The Wall Street Journal Blew a Chance to Expose Madoff
A bombshell is buried in Harry Markopolos' prepared testimony to a House panel today: he contacted the Wall Street Journal on the Bernie Madoff fraud three years ago, and the newspaper did nothing.
It seems that the Journal missed an opportunity to achieve one of the biggest scoops ever, win a Pulitzer Prize and all that other good stuff--and extinguish the biggest fraud in financial history.
Markpolos says as follows:
[Pat Burns, communications director at Taxpayers Against Fraud] put me in contact with John Wilke, senior investigative reporter for the Wall Street Journal's Washington bureau. Mr. Wilke and I would become friends over the next three years. Unfortunately, as eager as Mr. Wilke was to investigate the Madoff story, it appears that the Wall Street Journal's editors never gave him approval to start investigating. As you will see from my extensive e-mail correspondence with him over the next several months, there were several points in time in which he was getting ready to book air travel to start the story and then would get called off at the last minute. I never determined if the senior editors at the Wall Street Journal failed to authorize this investigation.According to his timeline, he contacted the Journal in December 2005. The emails to which he alludes can be found here.
At another point in his testimony, Markopolos pays the Journal the ultimate non-compliment by lumping together the newspaper with the lunkheads at the SEC, saying, "Unfortunately neither the Wall Street Journal nor SEC were inclined to even pick up a phone and dial any of the leads I provided to them."
Amazing, huh? Not to me. As I pointed out in Wall Street Versus America, in the mid-1990s "a few traders tried to arouse the interest of the Journal in the inside details of Mob infiltration of Wall Street firms--and the Journal, after some initial interest, did nothing."
Back then, the traders went to a highly regarded Journal reporter. No point in mentioning his name, because the fault, as with Madoff, was apparently with his editors.
However, Markopolos' experiences with journalists weren't all quite so dismal. He contacted Michael Ocrant, a reporter at MAR/Hedge, who ran his own article on Madoff in 2001, several days before the more widely reported Barron's article on the same subject. Greg Newton, now writer of the terrific Naked Shorts blog (which alluded to the Journal's failure yesterday), was publisher of MAR/Hedge at the time. But back then Markopolos didn't have all the information he had developed by 2005, which he was willing to give to the Wall Street Journal on a silver platter.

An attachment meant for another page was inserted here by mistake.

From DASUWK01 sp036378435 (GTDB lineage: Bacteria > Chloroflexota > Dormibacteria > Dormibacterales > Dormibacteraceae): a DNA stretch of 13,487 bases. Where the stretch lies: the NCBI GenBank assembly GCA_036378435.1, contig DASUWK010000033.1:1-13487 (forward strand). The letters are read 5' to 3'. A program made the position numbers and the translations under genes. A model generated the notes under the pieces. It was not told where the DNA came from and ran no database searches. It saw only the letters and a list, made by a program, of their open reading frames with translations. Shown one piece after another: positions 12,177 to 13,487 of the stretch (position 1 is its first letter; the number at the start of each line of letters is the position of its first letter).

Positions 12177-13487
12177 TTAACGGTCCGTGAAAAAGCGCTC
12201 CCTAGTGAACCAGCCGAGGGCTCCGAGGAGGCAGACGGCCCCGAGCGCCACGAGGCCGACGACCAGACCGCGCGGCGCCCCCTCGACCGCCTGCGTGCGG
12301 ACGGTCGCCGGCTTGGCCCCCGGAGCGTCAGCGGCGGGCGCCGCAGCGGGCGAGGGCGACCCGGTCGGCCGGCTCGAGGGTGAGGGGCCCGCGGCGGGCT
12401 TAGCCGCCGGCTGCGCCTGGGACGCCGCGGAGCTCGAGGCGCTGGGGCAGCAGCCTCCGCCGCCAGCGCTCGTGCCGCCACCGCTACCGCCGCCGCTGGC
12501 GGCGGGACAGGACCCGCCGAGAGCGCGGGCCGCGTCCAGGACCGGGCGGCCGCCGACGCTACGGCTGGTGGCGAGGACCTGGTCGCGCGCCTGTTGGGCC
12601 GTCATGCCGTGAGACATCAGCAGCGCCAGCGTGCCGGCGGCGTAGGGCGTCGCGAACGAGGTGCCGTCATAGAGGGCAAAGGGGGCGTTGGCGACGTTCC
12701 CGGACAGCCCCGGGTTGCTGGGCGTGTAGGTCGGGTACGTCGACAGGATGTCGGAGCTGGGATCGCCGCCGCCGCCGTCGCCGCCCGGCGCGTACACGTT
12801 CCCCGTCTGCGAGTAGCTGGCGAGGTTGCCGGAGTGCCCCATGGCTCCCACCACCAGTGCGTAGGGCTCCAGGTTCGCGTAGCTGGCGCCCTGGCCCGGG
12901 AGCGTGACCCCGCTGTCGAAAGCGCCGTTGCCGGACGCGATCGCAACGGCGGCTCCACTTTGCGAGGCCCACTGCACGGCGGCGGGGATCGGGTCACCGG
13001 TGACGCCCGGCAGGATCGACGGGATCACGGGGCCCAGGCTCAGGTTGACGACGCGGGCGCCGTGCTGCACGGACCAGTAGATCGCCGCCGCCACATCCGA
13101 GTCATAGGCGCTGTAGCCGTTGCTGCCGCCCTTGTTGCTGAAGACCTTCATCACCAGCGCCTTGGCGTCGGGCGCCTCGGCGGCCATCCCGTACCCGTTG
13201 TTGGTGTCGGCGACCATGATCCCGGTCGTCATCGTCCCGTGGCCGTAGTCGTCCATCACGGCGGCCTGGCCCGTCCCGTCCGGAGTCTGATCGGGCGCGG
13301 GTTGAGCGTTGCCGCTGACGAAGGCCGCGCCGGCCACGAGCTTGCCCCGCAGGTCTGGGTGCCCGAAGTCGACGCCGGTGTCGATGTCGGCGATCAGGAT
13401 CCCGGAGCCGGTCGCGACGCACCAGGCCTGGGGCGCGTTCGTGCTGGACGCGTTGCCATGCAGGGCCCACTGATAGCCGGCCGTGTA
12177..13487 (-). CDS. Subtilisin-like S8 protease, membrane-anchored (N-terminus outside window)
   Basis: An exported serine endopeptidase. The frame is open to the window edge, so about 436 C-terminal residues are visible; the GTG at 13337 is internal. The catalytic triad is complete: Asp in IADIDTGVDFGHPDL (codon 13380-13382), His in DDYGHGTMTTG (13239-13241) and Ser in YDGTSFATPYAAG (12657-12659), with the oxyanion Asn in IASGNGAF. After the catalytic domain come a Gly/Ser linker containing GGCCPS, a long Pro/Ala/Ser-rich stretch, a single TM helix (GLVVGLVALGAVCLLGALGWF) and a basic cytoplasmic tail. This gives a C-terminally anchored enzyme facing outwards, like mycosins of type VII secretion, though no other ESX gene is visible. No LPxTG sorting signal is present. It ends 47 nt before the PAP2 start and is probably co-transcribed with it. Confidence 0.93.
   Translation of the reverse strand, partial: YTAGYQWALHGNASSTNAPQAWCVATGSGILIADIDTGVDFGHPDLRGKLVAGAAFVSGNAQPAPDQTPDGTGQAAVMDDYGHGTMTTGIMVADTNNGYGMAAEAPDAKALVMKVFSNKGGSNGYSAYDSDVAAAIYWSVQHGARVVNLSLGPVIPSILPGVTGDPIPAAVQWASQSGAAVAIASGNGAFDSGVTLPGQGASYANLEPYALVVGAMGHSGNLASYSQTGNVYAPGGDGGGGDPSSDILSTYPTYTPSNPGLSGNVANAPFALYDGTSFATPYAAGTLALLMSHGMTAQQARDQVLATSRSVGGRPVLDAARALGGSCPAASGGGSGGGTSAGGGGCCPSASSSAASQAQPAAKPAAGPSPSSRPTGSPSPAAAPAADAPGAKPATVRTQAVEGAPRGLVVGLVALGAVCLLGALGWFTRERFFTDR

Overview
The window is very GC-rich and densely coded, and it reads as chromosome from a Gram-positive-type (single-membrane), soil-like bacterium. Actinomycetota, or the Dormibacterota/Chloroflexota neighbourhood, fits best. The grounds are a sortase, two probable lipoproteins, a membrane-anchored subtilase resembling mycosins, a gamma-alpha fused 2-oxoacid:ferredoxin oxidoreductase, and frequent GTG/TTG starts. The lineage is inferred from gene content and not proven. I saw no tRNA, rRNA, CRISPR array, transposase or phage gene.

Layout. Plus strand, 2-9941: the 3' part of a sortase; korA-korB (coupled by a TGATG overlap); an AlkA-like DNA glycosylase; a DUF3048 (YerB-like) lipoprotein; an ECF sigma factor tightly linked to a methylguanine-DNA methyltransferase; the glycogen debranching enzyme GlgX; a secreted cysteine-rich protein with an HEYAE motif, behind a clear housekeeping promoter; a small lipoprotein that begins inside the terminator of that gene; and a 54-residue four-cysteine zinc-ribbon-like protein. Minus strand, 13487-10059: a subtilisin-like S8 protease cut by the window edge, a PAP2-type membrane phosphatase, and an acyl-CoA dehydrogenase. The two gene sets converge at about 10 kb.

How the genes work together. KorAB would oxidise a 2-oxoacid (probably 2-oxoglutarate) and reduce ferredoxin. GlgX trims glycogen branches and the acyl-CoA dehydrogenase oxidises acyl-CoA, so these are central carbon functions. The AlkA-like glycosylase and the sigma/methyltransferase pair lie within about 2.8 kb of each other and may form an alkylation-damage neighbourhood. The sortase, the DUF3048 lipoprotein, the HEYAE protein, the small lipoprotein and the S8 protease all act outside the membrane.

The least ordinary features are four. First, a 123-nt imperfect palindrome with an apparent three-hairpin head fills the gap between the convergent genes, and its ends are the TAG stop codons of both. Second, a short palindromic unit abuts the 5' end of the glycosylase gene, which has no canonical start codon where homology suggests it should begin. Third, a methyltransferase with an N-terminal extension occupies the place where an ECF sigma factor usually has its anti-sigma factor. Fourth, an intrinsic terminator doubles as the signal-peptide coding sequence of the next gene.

UPDATE (11:20 a.m.): Markopolos just raised the issue of his contacts with the Journal at the hearing, saying "I believe that senior editors of the Journal respected and feared Mr. Madoff" and wouldn't let him "get on the plane" and meet with him on the fraud. So I guess the cat is out of the bag, unless the media continue to ignore this intriguing aspect of the Madoff story.
Would my alma mater and the WSJ's competitor, Business Week, have done any better? In 2000-2001, with longtime finance editors Seymour Zucker and Bill Wolman on the job, I'd say definitely yes. They were tough as nails, and had the guts to tackle such a story. It's the editors who count in such situations at least as much as reporters.
That cuts both ways. Whenever I proposed a tough article at the magazine, these two gents always had to wage World War III in order to get it printed. Some editors at BW, even at the highest levels, hated investigative stories (until a month or two after they were published. Then they'd love 'em!).
Seymour and Bill retired in 2001, and I don't really know whether their successors as of 12/2005 would have had much appetite for a complicated story like this with a high-visibility, respected target. My gut instinct is that the reaction would have been the same as at the Journal.
UPDATE: The Journal, to its credit, mentions Markopolos' testimony concerning the paper in its online story today:
Mr. Markopolos said that in December 2005, he contacted a reporter at The Wall Street Journal, resulting in a number of phone calls and emails. Mr. Markopolos said he thinks that senior editors prevented the reporter from the newspaper's Washington bureau from flying to Boston to meet and discuss the Madoff issue. A spokesman for Dow Jones & Co., publisher of The Wall Street Journal, declined to comment on Mr. Markopolos's statements.Former Journal managing editor Paul Steiger told Editor & Publisher that he "doesn't recall" an approach from Markopolos. Entirely possible, I guess, as not every tip goes that far up the ladder. But then he says:
"Just look at the people the Journal has done tough stories on," Steiger recalled. "People that were much bigger than Madoff. We would have loved to have done the story."I agree with him until he says "We would have loved. . " The Journal was approached by the same whistleblower who caused members of Congress to scream at the top of their lungs at SEC officials yesterday, and nothing was done to pursue the story.
I think that readers of the Journal deserve a better answer than that.
© 2009 Gary Weiss. All rights reserved.